Q My large (1,500-strong) CD collection consists of classical music and jazz. If I were to rip the collection as a backup to an external drive and/or place the files in the cloud, I would want to retain the quality with Aiff/Wav or compression to Apple Lossless (m4a) with the idea of being able to convert back to the uncompressed original in due course. Do you think this is practicable? Also, would Apple Lossless be the best format to choose to temporarily compress Aiff or Wav files for storage, in order to uncompress them for playback later? Also, to stream music to hi-fi etc, are these files the best formats to use, or are they problematical? Michael, via email
Composed by an Italian, reworked from a German play based on a nonexistent episode in British history, Maria Stuarda has always suffered an identity crisis. Music aside a rather big aside since Donizetti's score is the reason we care about this opera at all nothing is authentic except on its own terms. Schiller's play about Mary Queen of Scots and Elizabeth I has a large cast and concentrates on religion and politics. Donizetti's opera reduces the cast to six and makes love and female enmity the focus.
These factors make Moshe Leiser and Patrice Caurier's eclectic new staging for the Royal Opera understandable if not wholly defensible. For "eclectic" others might prefer potpourri, gallimaufry, dog's dinner or claptrap, to judge from reports of the first night, which was roundly booed (production, not singers). It is hard to see what the fuss was about. On the second night, for the record, there were no boos.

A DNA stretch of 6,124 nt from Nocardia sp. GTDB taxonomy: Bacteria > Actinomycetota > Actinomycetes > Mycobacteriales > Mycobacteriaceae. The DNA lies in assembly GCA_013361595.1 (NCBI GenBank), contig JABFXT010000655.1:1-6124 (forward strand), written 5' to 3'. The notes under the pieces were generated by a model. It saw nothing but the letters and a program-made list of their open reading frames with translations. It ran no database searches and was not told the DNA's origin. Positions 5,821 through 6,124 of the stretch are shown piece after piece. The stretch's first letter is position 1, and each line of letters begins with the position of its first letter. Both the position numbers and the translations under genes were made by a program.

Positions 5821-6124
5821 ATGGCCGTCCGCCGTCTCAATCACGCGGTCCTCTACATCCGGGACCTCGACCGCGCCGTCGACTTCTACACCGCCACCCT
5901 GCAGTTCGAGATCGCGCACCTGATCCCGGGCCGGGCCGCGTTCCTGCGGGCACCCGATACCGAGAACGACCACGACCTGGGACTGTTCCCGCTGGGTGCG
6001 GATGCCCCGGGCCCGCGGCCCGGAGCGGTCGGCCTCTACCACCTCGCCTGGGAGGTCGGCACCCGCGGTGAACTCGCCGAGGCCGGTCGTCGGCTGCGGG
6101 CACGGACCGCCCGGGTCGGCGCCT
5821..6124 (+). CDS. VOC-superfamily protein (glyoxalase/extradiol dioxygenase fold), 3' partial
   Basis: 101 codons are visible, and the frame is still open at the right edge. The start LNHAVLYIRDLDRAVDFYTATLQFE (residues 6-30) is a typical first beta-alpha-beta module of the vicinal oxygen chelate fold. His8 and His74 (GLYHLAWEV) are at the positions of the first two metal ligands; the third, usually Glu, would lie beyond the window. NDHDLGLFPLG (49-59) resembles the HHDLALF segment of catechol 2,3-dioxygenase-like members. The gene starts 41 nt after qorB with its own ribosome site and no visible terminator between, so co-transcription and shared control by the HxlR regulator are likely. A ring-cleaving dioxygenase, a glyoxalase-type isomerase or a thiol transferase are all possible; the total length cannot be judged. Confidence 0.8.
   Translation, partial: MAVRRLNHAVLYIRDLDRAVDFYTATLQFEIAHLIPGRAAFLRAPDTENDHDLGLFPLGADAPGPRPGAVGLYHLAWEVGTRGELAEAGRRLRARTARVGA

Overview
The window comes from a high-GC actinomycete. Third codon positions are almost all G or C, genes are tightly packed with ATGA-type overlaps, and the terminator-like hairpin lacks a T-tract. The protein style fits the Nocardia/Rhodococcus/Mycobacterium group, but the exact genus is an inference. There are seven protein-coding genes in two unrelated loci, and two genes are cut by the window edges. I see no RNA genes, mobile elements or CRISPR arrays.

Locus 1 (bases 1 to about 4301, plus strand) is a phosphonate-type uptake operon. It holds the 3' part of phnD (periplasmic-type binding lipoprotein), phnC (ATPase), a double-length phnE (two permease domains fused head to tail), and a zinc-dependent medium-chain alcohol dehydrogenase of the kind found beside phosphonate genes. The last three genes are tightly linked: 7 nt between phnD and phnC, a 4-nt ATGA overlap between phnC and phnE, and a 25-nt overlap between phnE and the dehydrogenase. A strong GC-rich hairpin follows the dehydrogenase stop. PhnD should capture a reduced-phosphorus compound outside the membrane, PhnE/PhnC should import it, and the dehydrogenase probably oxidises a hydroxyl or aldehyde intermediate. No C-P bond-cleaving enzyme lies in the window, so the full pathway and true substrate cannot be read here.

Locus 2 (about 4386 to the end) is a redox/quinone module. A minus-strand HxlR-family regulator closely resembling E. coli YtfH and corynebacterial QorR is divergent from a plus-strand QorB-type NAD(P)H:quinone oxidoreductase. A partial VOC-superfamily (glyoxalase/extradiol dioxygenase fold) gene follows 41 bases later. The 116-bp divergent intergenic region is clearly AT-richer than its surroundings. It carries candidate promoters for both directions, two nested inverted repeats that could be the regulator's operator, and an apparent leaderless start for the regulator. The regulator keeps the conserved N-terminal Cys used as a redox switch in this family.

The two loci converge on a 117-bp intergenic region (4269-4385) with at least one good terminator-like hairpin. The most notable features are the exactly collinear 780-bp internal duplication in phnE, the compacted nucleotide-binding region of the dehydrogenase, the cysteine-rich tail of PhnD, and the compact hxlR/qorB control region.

The works "lithe" and "Bruckner" don't tend to go together. Iván Fischer and his Budapest Festival Orchestra force you to break with habit. This account of the expansive Seventh Symphony is at once vigorous and lean. Dedicated to Wagner's patron, Ludwig II of Bavaria, it exists in countless famous recordings, some nearly 10 minutes longer than Fischer's. The Adagio is marked "very solemnly and very slowly". Fischer skims over the "very", increasing the pace and, in this clear, detailed performance, bringing a glowing transparency to the work. The sound quality is superb. It won't be to all tastes. It suits mine.
The Edinburgh-based Ensemble Marsyas have made a speciality of the neglected wind music of the 18th century, and here they unearth some spectacularly virtuosic pieces featuring recorder, bassoon and horn by the little-known Johann Friedrich Fasch. This may not be the most startling or inventive music harmonically, but they use the resources of their chosen instruments brilliantly. While Pamela Thorby's recorder is crisp and reliable, the real star is Peter Whelan's bassoon, burbling through its vast range with dancing precision, underpinning the quartets and shining in a C major concerto whose central Largo pits lyrical soloist against slashing string chords.
This highly personal selection of Schubert songs from peerless baritone Christian Gerhaher is perhaps epitomised in his approach to Frühlingsglaube (Faith in Spring), at once intensely optimistic for a brighter future for the world and yet quietly introspective and unaccountably sad. Schubert was 23 when he wrote it, unaware that he had only eight years to live; Gerhaher invests the song with that knowledge and breaks our hearts. Beautifully judged playing from pianist Gerold Huber supports the silky lightness of Gerhaher at his most intimate in these 24 songs; though there are flashes of steel beneath the gossamer that are all the more exciting for their sparse deployment.
A patriotic opera in Russia's second city of St Petersburg has attempted to cement Moscow's disputed control over Crimea in music at least.
Crimea, the opera, is a boisterous new work celebrating the Kremlin's annexation of the peninsula from Ukraine.